So as you can see by now this case is budget oriented and the experience is pretty barebones, especially when it comes to cable management. It’s a good thing that we have the hub included, so you don’t have to run the fans into your motherboard. The Velcro straps are super basic, and I find the lack of cable tie points around the enclosure – especially at the bottom – to be a little bit of a downside because I could have done a the better cable management job if the case allowed me to do so. For example, the cable management system in the new $79 Corsair 4000 series is far superior to what you find in the 215. Obviously, in the case of the LANCOOL 215 the priority has been given to airflow with the two front fans here and the exhaust 120mm fan.
Above you can see what the system looks like assembled. I really appreciate the extra height above the motherboard, so if you are installing any radiators there you have plenty of room. And for the $69 price point this is the best airflow enclosure in this class, despite the front panel not looking very pretty. If temps matter more than looks to you, then this might just be your best Bang for the Buck case.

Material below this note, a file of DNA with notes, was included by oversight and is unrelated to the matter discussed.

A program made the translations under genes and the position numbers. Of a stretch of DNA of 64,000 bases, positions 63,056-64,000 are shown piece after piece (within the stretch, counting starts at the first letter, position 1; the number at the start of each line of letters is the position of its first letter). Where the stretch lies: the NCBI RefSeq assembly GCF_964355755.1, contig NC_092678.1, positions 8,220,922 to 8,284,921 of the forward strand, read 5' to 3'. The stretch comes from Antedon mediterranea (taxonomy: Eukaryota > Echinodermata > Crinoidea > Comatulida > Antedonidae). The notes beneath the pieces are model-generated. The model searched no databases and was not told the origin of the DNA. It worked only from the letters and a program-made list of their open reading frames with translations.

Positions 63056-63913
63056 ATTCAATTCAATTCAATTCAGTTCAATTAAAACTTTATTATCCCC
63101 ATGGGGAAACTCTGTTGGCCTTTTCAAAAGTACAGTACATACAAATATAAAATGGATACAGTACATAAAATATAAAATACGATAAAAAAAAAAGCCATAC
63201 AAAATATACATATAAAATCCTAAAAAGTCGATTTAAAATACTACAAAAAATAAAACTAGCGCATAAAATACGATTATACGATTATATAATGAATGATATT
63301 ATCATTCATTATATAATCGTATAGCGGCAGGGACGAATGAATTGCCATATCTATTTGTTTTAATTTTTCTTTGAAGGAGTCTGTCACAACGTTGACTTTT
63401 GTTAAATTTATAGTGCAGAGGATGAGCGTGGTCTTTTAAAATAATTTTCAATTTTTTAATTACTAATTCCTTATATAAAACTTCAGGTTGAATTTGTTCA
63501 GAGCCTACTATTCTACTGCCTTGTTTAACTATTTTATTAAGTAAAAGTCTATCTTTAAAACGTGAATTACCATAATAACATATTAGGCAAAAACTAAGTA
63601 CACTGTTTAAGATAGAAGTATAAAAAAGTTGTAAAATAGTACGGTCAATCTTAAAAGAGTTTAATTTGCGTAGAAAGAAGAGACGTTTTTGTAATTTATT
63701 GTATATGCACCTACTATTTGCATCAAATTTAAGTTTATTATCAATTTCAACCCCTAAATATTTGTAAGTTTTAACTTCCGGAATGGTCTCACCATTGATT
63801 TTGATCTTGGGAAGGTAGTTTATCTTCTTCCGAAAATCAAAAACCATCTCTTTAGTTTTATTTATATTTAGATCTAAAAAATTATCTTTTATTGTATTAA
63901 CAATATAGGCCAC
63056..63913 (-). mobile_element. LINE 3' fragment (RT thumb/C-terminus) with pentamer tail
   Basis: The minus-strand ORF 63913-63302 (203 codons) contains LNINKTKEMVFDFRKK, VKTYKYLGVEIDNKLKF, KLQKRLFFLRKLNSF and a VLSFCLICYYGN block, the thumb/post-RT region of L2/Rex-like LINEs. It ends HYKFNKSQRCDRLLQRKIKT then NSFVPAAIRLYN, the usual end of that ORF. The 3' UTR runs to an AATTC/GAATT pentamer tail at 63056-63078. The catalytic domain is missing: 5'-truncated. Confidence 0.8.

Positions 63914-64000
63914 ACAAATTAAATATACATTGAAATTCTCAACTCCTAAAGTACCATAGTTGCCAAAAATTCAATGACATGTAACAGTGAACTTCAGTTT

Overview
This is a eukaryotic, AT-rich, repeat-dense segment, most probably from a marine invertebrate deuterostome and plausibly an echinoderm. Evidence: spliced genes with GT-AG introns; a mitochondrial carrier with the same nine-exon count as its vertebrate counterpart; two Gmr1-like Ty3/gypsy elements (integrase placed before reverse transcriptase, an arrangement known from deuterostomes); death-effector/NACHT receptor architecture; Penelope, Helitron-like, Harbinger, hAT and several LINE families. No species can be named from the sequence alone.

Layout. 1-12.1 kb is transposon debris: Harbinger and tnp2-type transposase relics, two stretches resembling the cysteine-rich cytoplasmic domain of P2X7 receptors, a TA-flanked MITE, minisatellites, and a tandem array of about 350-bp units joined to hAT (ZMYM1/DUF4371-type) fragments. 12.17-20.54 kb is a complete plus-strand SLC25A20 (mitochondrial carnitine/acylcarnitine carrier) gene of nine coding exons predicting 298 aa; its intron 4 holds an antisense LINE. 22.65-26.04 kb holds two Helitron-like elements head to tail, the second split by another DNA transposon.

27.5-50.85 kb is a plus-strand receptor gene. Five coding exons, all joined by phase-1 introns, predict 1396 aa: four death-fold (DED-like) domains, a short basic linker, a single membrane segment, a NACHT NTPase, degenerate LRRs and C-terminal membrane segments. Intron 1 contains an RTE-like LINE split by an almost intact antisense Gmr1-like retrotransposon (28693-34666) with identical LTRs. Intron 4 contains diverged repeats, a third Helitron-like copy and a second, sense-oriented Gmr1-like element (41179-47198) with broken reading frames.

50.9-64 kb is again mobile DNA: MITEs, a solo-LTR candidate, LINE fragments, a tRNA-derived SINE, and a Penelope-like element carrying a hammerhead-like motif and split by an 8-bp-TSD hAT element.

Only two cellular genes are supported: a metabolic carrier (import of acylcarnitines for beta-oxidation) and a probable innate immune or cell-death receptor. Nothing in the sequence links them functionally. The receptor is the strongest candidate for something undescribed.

This case is a clear example of product segmentation because the LANCOOL 215 is in its own budget class with a feature set that doesn’t infringe upon the features of the LANCOOL II Mesh, which is a higher-end $99 case. I feel like Lian Li is starting to become a bit more aggressive in its pricing strategy – a bit like Phanteks – and they are releasing enclosures in their own specific price categories without overstepping on the toes of their own products. That is a really good strategy for them as a company, and they have managed to top charts when it comes to temperatures with the 215, but like I said I was underwhelmed by this case as a user. In terms of building and handling the enclosure just never felt very good. It feels like a cheap enclosure and that’s exactly what you get. Having said that, if you dig the big fans, the cool temperatures, and the RGB lighting, then maybe it’s worth a closer look.